Lone Star Cinema: The Education of Shelby Knox


The Education of Shelby KnoxAs we watch footage of Lubbock teenagers hanging out in a parking lot at the start of The Education of Shelby Knox, we also see some startling statistics: Lubbock's teen pregnancy and sexually transmitted disease rates are among the highest in the nation. One in 14 girls gets pregnant every year, and the teen gonorrhea rates are twice the national average.

Let's hope this situation has improved since The Education of Shelby Knox was released in 2005. But if this intriguing documentary about one girl's fight to bring sex education to her school is any indication, change comes slowly to places like Lubbock.

The movie follows Lubbock high schooler Shelby Knox's somewhat quixotic crusade to replace the Lubbock school district's abstinence-only sex education policy with a comprehensive sex-ed curriculum based on biology rather than ideology. Along with her fellow Lubbock Youth Commission members, Knox launches a well organized and impressively sophisticated campaign. The media-savvy group lobbies Lubbock residents and public officials, hoping to garner enough support to change the archaic policy. Later, Knox also gets involved in a gay student group's campaign for official recognition by the school district.

A study in contradictions, Knox is an ideal documentary subject. An evangelical Christian, she's devout in her faith and unfailingly respectful of conservative clergy. She's taken the True Love Waits pledge of sexual purity until marriage. But she's also progressive in her political and social views, a nascent liberal in Lubbock's sea of extremely conservative Republicans. A straight-A student, she's also a strong-willed teen who isn't shy about speaking truth to power. As self confident as she is, she sometimes can't hide her fears, one of which is that she'll anger her parents.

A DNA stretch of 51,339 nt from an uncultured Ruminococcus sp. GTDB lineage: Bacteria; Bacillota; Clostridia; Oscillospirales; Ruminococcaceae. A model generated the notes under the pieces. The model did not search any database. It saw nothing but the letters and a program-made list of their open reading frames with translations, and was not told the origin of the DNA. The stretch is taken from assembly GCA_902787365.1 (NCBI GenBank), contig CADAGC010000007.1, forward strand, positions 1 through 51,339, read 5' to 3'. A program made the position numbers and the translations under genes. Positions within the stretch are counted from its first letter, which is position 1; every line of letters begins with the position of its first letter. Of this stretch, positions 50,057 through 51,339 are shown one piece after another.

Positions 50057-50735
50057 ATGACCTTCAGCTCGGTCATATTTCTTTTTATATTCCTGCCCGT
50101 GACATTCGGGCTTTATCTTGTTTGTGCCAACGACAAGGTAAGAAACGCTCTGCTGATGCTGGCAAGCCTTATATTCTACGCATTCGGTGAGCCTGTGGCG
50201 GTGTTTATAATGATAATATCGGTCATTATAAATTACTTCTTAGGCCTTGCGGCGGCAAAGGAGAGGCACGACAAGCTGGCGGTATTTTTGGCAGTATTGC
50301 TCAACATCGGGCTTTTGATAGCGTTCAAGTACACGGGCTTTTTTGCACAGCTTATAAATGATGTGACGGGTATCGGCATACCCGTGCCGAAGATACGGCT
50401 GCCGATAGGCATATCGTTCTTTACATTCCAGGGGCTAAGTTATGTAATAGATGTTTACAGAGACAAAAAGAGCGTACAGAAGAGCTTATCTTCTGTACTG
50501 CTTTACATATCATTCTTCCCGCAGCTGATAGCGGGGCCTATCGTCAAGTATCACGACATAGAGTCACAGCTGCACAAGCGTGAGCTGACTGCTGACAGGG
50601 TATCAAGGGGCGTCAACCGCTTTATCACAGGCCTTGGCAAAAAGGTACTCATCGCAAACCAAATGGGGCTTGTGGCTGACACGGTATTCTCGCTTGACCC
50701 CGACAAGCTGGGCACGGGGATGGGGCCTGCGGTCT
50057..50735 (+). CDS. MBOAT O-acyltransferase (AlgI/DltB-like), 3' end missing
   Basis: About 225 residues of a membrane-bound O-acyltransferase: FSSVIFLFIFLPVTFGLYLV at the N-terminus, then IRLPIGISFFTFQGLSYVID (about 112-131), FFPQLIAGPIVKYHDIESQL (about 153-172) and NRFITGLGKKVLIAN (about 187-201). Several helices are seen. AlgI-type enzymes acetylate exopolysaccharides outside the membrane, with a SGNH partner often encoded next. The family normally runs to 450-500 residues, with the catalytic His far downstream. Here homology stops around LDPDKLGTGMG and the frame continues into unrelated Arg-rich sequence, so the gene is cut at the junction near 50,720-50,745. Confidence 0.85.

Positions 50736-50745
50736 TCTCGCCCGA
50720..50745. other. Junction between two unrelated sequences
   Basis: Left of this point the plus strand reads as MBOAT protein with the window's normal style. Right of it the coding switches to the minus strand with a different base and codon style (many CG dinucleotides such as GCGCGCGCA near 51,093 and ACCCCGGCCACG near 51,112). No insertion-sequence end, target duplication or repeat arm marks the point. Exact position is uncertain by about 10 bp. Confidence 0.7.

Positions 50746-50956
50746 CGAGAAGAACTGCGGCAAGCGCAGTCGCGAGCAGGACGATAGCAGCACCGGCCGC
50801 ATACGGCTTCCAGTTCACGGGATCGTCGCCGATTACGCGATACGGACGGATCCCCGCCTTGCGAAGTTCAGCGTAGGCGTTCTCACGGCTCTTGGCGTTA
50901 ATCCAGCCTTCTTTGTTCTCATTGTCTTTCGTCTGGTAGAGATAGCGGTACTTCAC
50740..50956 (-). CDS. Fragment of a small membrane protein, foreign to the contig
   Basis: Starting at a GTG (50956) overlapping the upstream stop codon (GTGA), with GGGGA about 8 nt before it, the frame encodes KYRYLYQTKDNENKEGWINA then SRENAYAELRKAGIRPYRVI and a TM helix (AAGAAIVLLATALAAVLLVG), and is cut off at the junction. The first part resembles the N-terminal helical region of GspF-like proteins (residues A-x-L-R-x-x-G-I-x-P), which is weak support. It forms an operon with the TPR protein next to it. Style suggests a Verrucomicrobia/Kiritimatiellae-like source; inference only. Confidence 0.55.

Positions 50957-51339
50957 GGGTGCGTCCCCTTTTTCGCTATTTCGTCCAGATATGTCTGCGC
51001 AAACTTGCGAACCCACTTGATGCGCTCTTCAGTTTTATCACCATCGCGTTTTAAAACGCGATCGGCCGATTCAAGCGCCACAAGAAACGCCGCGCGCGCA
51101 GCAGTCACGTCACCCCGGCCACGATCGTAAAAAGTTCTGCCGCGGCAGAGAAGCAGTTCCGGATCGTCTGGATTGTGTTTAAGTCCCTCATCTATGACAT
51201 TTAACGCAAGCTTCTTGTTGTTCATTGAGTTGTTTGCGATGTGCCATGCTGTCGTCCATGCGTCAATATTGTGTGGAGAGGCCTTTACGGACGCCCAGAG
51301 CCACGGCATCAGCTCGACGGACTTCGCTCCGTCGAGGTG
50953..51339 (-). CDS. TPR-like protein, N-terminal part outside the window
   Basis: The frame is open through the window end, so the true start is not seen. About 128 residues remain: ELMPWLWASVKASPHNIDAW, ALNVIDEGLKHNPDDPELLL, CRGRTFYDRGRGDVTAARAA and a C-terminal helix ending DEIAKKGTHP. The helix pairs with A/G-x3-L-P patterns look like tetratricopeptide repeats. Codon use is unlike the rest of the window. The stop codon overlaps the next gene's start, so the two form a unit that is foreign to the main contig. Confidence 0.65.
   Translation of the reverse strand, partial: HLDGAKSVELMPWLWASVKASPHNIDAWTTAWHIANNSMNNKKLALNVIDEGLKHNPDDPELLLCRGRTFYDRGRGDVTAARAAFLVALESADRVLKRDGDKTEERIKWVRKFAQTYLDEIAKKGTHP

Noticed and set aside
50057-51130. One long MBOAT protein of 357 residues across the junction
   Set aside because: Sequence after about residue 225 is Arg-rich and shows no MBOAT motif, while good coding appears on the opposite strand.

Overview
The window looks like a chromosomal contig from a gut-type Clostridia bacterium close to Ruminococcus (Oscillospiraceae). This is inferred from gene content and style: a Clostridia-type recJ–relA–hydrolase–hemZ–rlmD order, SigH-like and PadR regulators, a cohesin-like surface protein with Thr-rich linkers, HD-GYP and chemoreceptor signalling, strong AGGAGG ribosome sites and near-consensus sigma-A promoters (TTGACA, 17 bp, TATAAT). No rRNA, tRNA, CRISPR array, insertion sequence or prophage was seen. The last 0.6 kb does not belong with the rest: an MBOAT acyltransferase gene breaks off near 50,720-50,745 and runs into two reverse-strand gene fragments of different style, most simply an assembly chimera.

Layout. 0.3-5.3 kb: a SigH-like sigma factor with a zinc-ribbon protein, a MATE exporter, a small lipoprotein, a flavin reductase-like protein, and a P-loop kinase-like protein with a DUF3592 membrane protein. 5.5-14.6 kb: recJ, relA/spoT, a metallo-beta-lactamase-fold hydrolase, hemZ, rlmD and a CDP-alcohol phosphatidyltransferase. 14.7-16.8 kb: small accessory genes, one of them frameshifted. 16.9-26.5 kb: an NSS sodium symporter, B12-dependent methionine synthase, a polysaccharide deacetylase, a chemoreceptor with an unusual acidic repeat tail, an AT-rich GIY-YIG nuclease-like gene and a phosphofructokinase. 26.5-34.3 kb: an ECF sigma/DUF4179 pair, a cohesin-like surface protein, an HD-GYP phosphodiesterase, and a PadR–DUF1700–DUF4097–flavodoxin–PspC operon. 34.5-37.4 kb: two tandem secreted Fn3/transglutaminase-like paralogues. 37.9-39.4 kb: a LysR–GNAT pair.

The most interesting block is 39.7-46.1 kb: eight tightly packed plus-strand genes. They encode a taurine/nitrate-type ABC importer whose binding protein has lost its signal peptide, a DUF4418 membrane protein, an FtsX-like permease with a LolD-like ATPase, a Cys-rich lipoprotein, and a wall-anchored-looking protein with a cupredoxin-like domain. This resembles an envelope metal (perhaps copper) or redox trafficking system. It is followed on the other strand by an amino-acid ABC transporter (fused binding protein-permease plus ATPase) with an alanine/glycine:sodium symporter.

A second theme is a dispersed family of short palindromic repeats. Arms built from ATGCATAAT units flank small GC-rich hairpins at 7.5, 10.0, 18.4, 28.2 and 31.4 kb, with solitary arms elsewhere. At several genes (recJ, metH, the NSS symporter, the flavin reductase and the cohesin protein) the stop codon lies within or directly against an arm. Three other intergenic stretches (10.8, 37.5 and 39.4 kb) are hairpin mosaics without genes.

But Knox's parents -- evangelical Republicans with occasionally moderate views -- are surprisingly (and admirably) supportive of their daughter's crusade. They agree with her stance on sex ed, but are fully aware of the repercussions that await the family as Knox takes on the school board, the church and Lubbock's Bible-thumping citizenry. To their enormous credit, Knox's parents are more concerned about her welfare than their own. Never mind the price they may pay in their business and social circles; what matters most to them are their daughter's happiness and future.

As the title implies, The Education of Shelby Knox is more about Knox's personal and political enlightenment than her campaign for better sex ed. The film follows her journey from a naïve sophomore -- a girl who's never seen a condom and thinks public officials actually listen to teenagers -- to a mature, politically savvy and battle-weary senior who strongly opposes her church's stance on social issues. Her coming of age is a riveting transformation, one the film explores with great intimacy and captivating style, portraying Knox as a sympathetic but entirely human protagonist. With her take-no-prisoners attitude, we know she's destined for a life and career far beyond the provincial confines of Lubbock. (And indeed she is living that life. According to her blog, Knox earned a political science degree from The University of Texas. Now 25, she lives in New York City, travels the country as a feminist political organizer and is the Director of Women's Rights Organizing at Change.org.)

A terrific documentary, The Education of Shelby Knox is a powerful piece of filmmaking that presents one teenager's coming of age as a metaphor for our society's coming of age regarding sexuality and its politics. Texas film fans will appreciate the film's portrayal of life on our deeply red state, where that coming of age is still very much in progress.

The Education of Shelby Knox is available on Netflix Instant and DVD. The DVD has few extras, but does include an interesting featurette about pregnant Lubbock teens.

Austin/Texas connections: The Education of Shelby Knox was filmed in Lubbock. The film screened at the 2005 SXSW Film Festival. One of the credited additional photographers is Austin cinematographer Deb Lewis.